The manifesto published by the terrorist who killed 50 Muslims in two mosques in New Zealand reads: “Until the Hagia Sophia is free of the minarets, the men of Europe are men in name only.”
It is a weird coincidence that the European Parliament announced that it was against the conversion of Hagia Sophia into a mosque in its decision to suspend negotiations with Turkey two days before the attack. Probably, such an effort to intervene in the status of a place of worship in the territory of a sovereign state is a first in the history of the European Parliament.
However, this antithetical sentiment that has arisen in Europe is not unfamiliar for us, the Turks. The Ottomans ruled on three continents for centuries. They had a unique and, relevantly here, more multicultural form of governance. For instance, when the Iberian Peninsula was invaded by the Spanish, the Ottoman state was a safe haven for Muslims and Jews who were subjected to massacres and forced migration directed by Catholic monarchs Ferdinand and Isabella. The ancestors of a major part of the current Jewish population are Sephardi Jews who migrated from Spain. If there is a “Balkan question” today or if the second language of the Maghreb people is not Turkish but French, this is due to the Ottoman administration not forcing people to change their language and religion.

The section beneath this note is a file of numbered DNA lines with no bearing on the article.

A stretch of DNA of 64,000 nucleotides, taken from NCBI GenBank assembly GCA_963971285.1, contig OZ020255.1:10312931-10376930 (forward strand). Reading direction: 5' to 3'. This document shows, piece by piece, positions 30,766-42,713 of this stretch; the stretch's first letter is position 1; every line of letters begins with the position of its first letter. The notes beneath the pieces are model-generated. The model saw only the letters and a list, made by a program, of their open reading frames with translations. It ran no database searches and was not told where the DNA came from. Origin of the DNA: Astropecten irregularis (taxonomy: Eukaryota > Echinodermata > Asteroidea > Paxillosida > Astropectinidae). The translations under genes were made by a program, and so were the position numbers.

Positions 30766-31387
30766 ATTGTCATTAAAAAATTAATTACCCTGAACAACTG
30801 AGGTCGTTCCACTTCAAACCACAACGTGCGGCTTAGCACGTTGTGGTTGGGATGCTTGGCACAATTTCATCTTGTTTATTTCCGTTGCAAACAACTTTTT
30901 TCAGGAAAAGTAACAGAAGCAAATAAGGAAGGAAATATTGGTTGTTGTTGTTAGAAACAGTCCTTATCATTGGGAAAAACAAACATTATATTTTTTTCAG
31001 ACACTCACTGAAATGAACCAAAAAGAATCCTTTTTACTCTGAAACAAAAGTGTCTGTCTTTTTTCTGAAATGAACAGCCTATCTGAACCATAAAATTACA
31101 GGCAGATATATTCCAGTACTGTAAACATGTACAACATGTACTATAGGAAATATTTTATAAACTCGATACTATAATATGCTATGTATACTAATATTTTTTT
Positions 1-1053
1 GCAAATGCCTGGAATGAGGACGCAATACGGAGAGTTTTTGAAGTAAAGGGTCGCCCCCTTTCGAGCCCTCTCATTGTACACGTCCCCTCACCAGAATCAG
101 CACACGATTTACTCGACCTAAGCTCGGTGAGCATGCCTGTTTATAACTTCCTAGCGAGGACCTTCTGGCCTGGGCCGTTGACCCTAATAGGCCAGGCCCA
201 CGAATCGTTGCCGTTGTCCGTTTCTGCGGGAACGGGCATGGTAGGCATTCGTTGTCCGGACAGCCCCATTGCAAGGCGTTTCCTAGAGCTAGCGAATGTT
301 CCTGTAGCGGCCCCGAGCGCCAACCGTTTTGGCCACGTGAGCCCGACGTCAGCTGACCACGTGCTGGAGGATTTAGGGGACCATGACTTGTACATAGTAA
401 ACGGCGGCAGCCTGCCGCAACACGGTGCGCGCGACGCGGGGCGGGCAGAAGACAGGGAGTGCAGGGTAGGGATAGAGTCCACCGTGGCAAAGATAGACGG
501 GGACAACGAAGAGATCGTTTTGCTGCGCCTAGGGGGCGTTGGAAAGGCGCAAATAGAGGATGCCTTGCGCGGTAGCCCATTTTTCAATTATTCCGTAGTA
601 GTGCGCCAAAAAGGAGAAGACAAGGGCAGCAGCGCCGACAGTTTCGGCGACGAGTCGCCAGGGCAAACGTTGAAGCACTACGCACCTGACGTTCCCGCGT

As a matter of fact, one of the names written by the terrorist in New Zealand on his rifle was of the Serbian soldier who killed Ottoman Sultan Murad I and one of the dates was 1683, when the Ottoman army besieged Vienna for the second time. In almost every European country you look at, you can find traces of fear of the Turks remaining from the Ottoman era. For instance, a croissant is a pastry made to celebrate the end of the Turks’ siege of Vienna and represent the crescent of Islam.
For an example from recent history that is not as sweet as the above mentioned one, we should remember the Brexit discussions. One of the leading slogans of the “leave” campaign was: “Turkey (population 76 million) is joining the EU. Vote Leave, take back control.” The fear that the Turks would flock into the U.K. in droves spread among British politicians from Boris Johnson, who later became foreign secretary, to then U.K. Independence Party (UKIP) leader Nigel Farage. Even then-Prime Minister David Cameron, one of the most important supporters of Turkey’s EU accession, was pressured to say, “We will veto if there arises a possibility of membership.” Turkophobia was one of the most important elements in the success of the Leave campaign. We see the situation where this irrational fear has brought the U.K. today.
Associating the minarets of a place of worship with missiles is aggressive and anti-Muslim hatred enough on its own. Besides, that this message is given in relation to the Blue Mosque, which sits next to the Hagia Sophia, and that Erdoğan, who survived an assassination attempt two months earlier, is shown as a brutal godfather, seems to summarize European anti-Turkey bias.
There could be no reason for such an unfair portrayal apart from the West’s projection of its Turkophobia through President Erdoğan, as he is a leader who has strengthened Turkey. What happened to German footballer Mesut Özil merely because he appeared in a photo with Erdoğan could also be considered in this respect.